We submit that each of those three factors listed for specific nighttime searches did not apply in this case.

The final point, your Honor, deals with the questions I asked several of the witnesses about Jessie Misskelley Senior not signing Jessie Junior's Miranda rights form.

I'd like to cite your Honor to Arkansas Code Annotated nine, twenty-seven, three seventeen F under the Juvenile Code. "All waivers of right to counsel shall be in writing and signed by the juvenile and his parent, guardian or custodian."

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Jessie Misskelley was obviously seventeen, was a juvenile. There's no exception in the Juvenile Code to say if the State later charges a defendant as an adult that this provision does not apply. So it's our position that since Jessie Senior did not sign the rights form, that the confession is invalid, the confession which is the basis of this search is invalid, and the Search Warrant should be suppressed by your Honor.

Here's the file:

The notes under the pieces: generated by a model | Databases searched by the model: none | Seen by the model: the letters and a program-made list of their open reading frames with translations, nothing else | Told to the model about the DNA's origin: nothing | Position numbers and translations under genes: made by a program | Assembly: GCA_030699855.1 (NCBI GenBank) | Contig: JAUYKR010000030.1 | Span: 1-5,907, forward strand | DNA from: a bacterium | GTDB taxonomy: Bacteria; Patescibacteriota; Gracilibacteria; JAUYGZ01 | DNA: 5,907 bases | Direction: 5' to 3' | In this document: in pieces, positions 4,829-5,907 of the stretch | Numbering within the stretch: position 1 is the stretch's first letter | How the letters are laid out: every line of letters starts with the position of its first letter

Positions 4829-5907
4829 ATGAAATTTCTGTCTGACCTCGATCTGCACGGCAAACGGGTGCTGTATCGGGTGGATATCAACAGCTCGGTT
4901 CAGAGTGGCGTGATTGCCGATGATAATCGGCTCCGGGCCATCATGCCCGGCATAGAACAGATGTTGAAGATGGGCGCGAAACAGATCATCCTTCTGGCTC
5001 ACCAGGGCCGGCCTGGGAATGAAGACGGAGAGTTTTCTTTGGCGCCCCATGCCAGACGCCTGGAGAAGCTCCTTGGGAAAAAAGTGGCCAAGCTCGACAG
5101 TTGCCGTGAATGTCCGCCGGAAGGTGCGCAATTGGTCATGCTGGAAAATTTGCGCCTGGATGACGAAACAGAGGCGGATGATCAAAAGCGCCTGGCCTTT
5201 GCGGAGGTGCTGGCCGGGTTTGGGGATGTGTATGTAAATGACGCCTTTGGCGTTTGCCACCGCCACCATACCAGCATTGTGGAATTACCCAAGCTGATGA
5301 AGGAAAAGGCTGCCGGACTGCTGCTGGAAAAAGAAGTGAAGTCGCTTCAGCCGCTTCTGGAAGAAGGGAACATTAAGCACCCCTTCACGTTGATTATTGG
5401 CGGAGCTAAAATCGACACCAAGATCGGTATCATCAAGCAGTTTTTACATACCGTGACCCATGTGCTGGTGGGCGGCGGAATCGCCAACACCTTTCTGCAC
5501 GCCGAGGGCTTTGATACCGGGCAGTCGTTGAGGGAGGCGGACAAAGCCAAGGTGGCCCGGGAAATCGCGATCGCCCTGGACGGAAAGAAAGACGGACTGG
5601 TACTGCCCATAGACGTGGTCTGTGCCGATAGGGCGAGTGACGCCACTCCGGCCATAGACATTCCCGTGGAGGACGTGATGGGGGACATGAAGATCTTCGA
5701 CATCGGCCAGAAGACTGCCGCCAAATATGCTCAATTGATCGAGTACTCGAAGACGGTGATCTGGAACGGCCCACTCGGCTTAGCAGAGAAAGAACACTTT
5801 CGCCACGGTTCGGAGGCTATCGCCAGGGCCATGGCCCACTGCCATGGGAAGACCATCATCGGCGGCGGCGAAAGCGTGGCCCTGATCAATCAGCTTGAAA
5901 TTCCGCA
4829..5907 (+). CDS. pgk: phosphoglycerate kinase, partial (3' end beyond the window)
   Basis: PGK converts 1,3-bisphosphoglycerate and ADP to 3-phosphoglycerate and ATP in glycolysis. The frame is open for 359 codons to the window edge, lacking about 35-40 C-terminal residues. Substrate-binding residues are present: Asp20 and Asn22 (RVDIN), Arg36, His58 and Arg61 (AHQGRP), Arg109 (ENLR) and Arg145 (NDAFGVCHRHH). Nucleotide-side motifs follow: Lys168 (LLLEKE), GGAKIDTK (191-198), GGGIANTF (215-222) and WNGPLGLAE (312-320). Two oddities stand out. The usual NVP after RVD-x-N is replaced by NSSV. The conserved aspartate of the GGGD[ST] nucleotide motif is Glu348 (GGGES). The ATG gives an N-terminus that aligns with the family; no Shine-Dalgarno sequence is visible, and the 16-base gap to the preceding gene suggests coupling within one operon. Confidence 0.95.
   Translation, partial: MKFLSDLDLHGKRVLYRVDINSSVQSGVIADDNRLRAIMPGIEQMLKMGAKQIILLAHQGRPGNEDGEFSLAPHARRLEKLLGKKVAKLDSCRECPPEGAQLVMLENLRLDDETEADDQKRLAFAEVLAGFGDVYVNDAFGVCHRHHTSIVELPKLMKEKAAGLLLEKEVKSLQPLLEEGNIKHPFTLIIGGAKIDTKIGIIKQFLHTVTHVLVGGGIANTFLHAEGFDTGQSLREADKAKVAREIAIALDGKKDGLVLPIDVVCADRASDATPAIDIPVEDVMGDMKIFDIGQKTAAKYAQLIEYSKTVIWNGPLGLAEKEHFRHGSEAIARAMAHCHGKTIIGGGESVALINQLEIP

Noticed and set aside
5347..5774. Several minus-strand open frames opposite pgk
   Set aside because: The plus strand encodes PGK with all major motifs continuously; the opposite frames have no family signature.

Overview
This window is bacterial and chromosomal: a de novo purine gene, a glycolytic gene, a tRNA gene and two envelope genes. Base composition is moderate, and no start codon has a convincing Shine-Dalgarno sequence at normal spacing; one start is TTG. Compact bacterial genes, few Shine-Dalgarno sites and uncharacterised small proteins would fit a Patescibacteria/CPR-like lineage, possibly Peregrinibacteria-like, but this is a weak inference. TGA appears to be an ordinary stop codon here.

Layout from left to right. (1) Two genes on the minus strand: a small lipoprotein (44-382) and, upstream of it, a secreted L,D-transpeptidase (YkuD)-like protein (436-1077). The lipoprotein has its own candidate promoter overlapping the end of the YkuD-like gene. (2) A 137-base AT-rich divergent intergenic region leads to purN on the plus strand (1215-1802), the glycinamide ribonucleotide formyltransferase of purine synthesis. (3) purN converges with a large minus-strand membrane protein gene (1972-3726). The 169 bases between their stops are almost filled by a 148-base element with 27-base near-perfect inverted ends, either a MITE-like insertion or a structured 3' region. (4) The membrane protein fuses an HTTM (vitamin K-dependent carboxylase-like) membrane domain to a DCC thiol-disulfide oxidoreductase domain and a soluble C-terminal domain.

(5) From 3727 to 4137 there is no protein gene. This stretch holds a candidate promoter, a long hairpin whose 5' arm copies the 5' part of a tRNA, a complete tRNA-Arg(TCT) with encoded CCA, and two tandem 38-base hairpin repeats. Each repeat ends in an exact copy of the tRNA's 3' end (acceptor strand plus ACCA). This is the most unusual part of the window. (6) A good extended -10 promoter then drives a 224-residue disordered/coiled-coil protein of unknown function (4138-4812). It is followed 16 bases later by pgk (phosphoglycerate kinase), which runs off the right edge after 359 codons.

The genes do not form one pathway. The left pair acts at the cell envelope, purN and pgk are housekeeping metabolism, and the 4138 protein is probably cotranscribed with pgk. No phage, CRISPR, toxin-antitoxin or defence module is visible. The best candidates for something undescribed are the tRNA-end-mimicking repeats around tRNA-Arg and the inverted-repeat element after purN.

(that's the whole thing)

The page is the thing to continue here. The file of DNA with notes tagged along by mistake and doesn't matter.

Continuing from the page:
MR. FOGLEMAN: To take the last point up first, first of all, that provision of the Juvenile Code according to the Boyd versus State decided May 17, 1993, does not apply when a juvenile is charged as an adult, number one.

Number two, Mr. Price has no standing to argue the lack of signature to the waiver of rights.

Number three, all he asked these people was, "Do you know whether or not he signed it or not?" The person who got the waiver of rights didn't have the waiver of rights here to show whether he signed it or not so we don't know whether he signed it or not.

THE COURT: Tell me. Did he?

MR. FOGLEMAN: I don't recall. Probably not. Our file indicates that Detective Allen asked Mr. Misskelley Senior if he could talk to Jessie, and it

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is my information Mr. Misskelley Senior brought Jessie Junior to the police department.

THE COURT: Was he present?

MR. FOGLEMAN: I don't believe he was present during the interview.

MR. STIDHAM: Your Honor, we would submit that Mr. Misskelley Senior never participated in any waiver of rights which is required under that specific statute, and we'll be arguing that on --